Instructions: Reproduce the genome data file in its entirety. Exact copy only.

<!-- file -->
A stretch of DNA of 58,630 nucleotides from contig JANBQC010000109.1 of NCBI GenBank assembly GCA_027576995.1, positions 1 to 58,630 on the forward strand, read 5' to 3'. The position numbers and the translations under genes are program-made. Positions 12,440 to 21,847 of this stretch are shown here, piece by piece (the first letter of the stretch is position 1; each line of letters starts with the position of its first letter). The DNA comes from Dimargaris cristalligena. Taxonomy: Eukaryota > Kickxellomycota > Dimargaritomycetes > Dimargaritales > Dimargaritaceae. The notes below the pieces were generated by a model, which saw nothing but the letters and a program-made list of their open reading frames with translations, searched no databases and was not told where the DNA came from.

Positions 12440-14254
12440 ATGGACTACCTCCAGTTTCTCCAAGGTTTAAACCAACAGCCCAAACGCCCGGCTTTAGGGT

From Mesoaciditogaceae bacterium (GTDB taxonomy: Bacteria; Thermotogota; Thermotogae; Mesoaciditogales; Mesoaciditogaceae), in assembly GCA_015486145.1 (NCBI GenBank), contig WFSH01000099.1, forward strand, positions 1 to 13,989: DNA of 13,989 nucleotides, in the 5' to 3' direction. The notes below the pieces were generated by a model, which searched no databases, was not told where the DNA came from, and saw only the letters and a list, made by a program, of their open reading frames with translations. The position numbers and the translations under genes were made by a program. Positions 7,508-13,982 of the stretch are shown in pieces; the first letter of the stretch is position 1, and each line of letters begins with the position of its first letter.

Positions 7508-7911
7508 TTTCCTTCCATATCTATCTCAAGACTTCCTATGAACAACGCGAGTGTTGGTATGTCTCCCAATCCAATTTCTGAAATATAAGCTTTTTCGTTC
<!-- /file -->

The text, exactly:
A stretch of DNA of 58,630 nucleotides from contig JANBQC010000109.1 of NCBI GenBank assembly GCA_027576995.1, positions 1 to 58,630 on the forward strand, read 5' to 3'. The position numbers and the translations under genes are program-made. Positions 12,440 to 21,847 of this stretch are shown here, piece by piece (the first letter of the stretch is position 1; each line of letters starts with the position of its first letter). The DNA comes from Dimargaris cristalligena. Taxonomy: Eukaryota > Kickxellomycota > Dimargaritomycetes > Dimargaritales > Dimargaritaceae. The notes below the pieces were generated by a model, which saw nothing but the letters and a program-made list of their open reading frames with translations, searched no databases and was not told where the DNA came from.

Positions 12440-14254
12440 ATGGACTACCTCCAGTTTCTCCAAGGTTTAAACCAACAGCCCAAACGCCCGGCTTTAGGGT

From Mesoaciditogaceae bacterium (GTDB taxonomy: Bacteria; Thermotogota; Thermotogae; Mesoaciditogales; Mesoaciditogaceae), in assembly GCA_015486145.1 (NCBI GenBank), contig WFSH01000099.1, forward strand, positions 1 to 13,989: DNA of 13,989 nucleotides, in the 5' to 3' direction. The notes below the pieces were generated by a model, which searched no databases, was not told where the DNA came from, and saw only the letters and a list, made by a program, of their open reading frames with translations. The position numbers and the translations under genes were made by a program. Positions 7,508-13,982 of the stretch are shown in pieces; the first letter of the stretch is position 1, and each line of letters begins with the position of its first letter.

Positions 7508-7911
7508 TTTCCTTCCATATCTATCTCAAGACTTCCTATGAACAACGCGAGTGTTGGTATGTCTCCCAATCCAATTTCTGAAATATAAGCTTTTTCGTTC